Reassurance, regret and uncertainty: testing ex ante sources of (dis)utility and the welfarist account of social welfare
journal contributionposted on 2017-06-05, 04:20 authored by Richardson, Jeff, McKie, John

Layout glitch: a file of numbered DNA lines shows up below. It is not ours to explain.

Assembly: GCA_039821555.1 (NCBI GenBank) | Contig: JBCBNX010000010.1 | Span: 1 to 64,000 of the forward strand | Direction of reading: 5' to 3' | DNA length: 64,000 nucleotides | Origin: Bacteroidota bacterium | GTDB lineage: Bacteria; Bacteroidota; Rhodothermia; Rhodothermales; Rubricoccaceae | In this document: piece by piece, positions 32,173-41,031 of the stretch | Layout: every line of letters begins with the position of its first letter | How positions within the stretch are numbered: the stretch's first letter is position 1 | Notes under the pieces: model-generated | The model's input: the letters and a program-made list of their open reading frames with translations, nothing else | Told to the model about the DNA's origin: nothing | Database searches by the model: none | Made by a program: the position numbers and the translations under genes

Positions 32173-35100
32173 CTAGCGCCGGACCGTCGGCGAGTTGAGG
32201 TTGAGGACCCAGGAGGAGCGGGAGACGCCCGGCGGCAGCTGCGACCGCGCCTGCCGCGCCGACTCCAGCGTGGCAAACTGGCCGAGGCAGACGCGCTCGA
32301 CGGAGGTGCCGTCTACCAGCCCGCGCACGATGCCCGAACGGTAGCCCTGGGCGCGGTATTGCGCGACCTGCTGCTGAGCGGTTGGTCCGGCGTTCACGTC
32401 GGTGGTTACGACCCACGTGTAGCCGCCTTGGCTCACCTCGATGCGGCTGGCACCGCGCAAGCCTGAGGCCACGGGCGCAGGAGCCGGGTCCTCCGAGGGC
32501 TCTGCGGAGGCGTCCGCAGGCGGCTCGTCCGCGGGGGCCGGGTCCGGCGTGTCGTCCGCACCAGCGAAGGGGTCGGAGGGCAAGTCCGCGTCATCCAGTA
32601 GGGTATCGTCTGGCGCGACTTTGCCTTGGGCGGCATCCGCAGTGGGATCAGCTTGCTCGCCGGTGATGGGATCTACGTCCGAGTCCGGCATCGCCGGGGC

This paper considers an issue that has received little attention in the literature on health state evaluation: the relevance of the ex ante/ex post distinction in the assessment of quality of life. Ex post evaluations are based on experience of the health state being evaluated. Ex ante evaluations are made in anticipation of actually experiencing the health state, and are able to capture sources of pre-outcome (dis)utility such as anticipatory fear, anxiety, hope and dread. Which perspective should be used for economic evaluation? From the welfarist perspective it might be argued that ex ante evaluations should be used, because all sources of utility are relevant. From the extra-welfarist perspective it might argued that ex post evaluations should be used, because economic evaluation should be based solely on realised outcomes, at least in the context of a publicly financed health service. We sought the views of the Australian public on this issue. Using social willingness to pay questions, we asked respondents to select between alternative health services which either did, or did not, take pre-outcome sources of utility into account. Respondents were asked whether or not tax payers should pay a higher price for services that increased pre-outcome utility, and for which patients would be prepared to pay personally. They were also asked whether they would accept less spending on other health services for services that increased pre-outcome utility. The results indicated little support for welfarism. Of respondents, only 32.6 per cent would accept an increase in taxes for everyone to provide a service preferred by patients for its reassurance. Only 29.8 per cent would accept an increase in taxes to provide a service preferred by patients for its minimisation of potential for regret. Less decisively, 43.1 per cent would accept an increase in taxes to provide a service preferred by patients for its avoidance of uncertainty. On average, only 28.6 per cent of respondents would accept less spending on other health services to provide these services. The implications of these findings for economic evaluation studies are, first, that the Australian community does not believe that the purpose of its publicly financed health system should be to increase utility as defined by private willingness to pay and, second, that the gold standard for health-state measurement should elicit ex post evaluations from patients, not ex ante evaluations from the public.